6. Harper and the Conservatives have been responsible for so many negative, divisive and disgraceful actions that it's hard to keep track of all of them. So, I thought it would be helpful to have a thread to catalogue them. Here is an opening list: - Ran huge deficits caused by ill-advised and ineffective tax cuts - Politicized non-partisan institutions by using or squabbling with the incombents; including the GG, Elections Canada, the PBO, and the SCC - Dramatically increased the centralization of power in the PMO - Interfered in the internal workings of the Senate - Appointed the most partisan and corrupt senators - Gutted environmental rules and laws - Used the CRA to attack environmental groups and charities that disagreed with his policies - Gagged scientists to prevent information that would not support his pro-oil agenda from reaching the public - Defunded pure scientific research in favour of applied science that would help his industry friends - Destroyed scientific documents with no assurance that they were digitized first - After being elected on a platform of accountability, did everything possible to evade accountability - Was found in contempt of parliament - Systematically interfered in the ability of Parliament to perform its duties by withholding information, proroguing parliament and writing omnibus bills so massive they couldn't properly be debated - Undermined democracy by deliberately disenfranchising groups of voters that are not inclined to vote for him and by changing media rules to better allow for negative campaiging - Damaged our international reputation through one-sided support of Israel and against the Palesinians - Damaged our international reputation and climate change efforts by withdrawing from Kyoto. This list isn't even close to being complete. There is a website called shd.ca Note: if you want to debate the actions of Chretien, Wynne, Pierre Trudeau, or anyone else, you're welcome to open a different thread.
  7. I'm not talking about Harper, Mulroney, Martin or any one politician. I am talking about any and all politicians who uses their position to conceal felony crimes by having files sealed or investigations derailed, or refusing to fund an inquiry. Because they have authorities to control and manipulate investigative agencies and regulatory bodies and bureaus, they effectively can get away with a lot of graft and corruption. This is especially true when they can hand-pick the heads of these agencies who then run interference for them if their are "irregularites". So, since they have this unique ability to delay and derail investigations, should we not have a special law that eliminates he statute of limitations for their crimes, or at least do not start the clock until they leave office? A good example is the Schreiber scandal. Mulroney could not be criminally prosecuted because the statute of limitations expired. But we did not learn of the accusations for years because he made damn sure everything was so well hidden. I thnk such a law might make these pols realize that their impunity is only temporary and they might actually be held legally responsible for their criminal adventures - eventually. Politicians that are lawyers and know how to manuever the legal system and shop judges are even more likely to get away with super crimes. What do you guys think?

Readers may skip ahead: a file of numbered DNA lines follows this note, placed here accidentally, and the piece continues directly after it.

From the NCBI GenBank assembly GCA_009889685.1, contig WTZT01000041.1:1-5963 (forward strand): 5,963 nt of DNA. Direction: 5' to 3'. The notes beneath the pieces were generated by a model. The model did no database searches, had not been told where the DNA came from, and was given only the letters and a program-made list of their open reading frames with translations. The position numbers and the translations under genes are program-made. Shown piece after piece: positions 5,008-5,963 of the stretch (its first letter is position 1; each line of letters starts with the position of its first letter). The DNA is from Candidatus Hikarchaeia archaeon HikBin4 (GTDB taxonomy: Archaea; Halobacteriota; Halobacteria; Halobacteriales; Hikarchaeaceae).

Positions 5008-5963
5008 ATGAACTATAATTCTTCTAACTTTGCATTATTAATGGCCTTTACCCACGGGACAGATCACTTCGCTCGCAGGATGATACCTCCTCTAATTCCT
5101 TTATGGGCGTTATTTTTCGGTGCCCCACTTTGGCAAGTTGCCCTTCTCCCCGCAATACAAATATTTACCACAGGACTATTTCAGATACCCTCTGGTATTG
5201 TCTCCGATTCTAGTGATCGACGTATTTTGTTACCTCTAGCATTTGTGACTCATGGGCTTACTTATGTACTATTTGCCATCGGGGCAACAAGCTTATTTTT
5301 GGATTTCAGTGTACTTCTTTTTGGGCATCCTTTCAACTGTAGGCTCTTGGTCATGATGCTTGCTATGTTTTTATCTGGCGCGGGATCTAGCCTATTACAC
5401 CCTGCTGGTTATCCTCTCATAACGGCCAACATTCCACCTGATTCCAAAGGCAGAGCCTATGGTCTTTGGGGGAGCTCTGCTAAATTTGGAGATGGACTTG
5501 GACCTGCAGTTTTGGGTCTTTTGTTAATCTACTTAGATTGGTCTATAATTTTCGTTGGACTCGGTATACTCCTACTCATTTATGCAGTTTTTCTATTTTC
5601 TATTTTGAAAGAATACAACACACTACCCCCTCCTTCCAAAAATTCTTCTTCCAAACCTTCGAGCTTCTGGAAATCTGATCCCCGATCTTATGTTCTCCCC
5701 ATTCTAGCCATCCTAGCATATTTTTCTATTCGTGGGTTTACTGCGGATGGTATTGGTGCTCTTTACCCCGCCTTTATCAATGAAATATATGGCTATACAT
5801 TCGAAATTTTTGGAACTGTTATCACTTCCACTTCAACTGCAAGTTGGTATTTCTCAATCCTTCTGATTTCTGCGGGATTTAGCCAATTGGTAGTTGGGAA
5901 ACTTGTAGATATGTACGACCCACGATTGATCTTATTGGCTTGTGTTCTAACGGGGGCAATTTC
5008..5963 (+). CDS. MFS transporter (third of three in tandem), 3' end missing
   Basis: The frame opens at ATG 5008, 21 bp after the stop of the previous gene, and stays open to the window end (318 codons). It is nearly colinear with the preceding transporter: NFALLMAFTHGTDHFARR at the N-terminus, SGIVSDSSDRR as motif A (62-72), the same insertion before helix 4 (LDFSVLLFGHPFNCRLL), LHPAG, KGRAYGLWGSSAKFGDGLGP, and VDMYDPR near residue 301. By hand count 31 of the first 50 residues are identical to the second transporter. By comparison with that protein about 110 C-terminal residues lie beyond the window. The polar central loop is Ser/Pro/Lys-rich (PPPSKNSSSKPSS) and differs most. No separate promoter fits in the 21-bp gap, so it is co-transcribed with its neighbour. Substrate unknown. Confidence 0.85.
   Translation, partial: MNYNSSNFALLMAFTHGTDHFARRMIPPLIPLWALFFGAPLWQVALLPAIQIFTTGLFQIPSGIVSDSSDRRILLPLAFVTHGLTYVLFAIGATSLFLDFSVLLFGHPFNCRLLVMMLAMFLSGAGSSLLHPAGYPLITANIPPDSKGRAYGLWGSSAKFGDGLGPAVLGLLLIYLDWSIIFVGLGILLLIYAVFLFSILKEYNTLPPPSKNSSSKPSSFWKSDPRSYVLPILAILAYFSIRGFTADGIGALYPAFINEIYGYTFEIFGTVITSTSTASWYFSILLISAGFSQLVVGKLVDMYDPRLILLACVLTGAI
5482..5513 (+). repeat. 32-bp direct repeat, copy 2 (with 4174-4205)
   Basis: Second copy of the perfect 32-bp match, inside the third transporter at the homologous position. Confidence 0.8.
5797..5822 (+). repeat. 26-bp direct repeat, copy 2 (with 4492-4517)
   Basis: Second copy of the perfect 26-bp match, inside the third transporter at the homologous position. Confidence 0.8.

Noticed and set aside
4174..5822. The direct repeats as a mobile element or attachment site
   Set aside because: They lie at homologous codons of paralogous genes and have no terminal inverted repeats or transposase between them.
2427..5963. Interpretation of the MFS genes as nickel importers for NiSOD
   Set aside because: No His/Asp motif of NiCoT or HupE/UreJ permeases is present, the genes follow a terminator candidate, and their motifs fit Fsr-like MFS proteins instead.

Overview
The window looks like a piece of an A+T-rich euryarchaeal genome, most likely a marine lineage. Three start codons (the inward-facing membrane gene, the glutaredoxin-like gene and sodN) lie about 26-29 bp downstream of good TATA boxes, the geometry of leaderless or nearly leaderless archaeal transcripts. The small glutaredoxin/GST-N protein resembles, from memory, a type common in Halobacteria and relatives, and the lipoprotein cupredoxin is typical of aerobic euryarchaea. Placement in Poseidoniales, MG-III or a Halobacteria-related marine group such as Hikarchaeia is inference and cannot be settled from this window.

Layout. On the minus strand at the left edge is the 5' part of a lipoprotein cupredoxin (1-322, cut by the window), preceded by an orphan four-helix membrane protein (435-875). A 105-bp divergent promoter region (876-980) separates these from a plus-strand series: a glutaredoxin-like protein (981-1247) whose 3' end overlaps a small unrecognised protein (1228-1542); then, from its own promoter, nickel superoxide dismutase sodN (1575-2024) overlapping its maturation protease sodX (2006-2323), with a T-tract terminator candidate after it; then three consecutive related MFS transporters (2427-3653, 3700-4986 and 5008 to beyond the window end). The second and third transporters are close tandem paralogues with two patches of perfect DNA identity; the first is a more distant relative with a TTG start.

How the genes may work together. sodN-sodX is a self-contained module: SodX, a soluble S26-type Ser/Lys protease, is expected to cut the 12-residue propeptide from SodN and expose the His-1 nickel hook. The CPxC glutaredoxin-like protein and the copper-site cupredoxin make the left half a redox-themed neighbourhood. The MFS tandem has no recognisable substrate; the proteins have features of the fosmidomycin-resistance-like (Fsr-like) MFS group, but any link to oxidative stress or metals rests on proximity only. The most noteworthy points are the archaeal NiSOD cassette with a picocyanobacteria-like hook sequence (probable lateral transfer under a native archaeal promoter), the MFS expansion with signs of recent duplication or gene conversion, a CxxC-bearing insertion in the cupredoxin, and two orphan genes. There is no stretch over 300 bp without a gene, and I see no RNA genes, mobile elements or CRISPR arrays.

8. Canada has signed many international treaties that accept migration and immigration of all people to be a right and not a privilege. Almost all of our ancestors were immigrants. Yet now we look down upon today's immigrants and deny them the same opportunities our great grandparents had. I think this is a bit shameful and unethical. Even if they create a temporary tax burden, I think skilled and educated immigrants should be granted admission and given one year to prove themselves - sort of "probationary immigration" I guess I would call it. If after one year they cannot be self-sustaining and productive to society, and able to speak English or France, they can be shown the door. My guess is that 80% of these immigrants have value to Canada - even if it is taking the unwanted jobs the rest of us reject. Canada cannot grow to its maximum potential without more people. Just my opinion.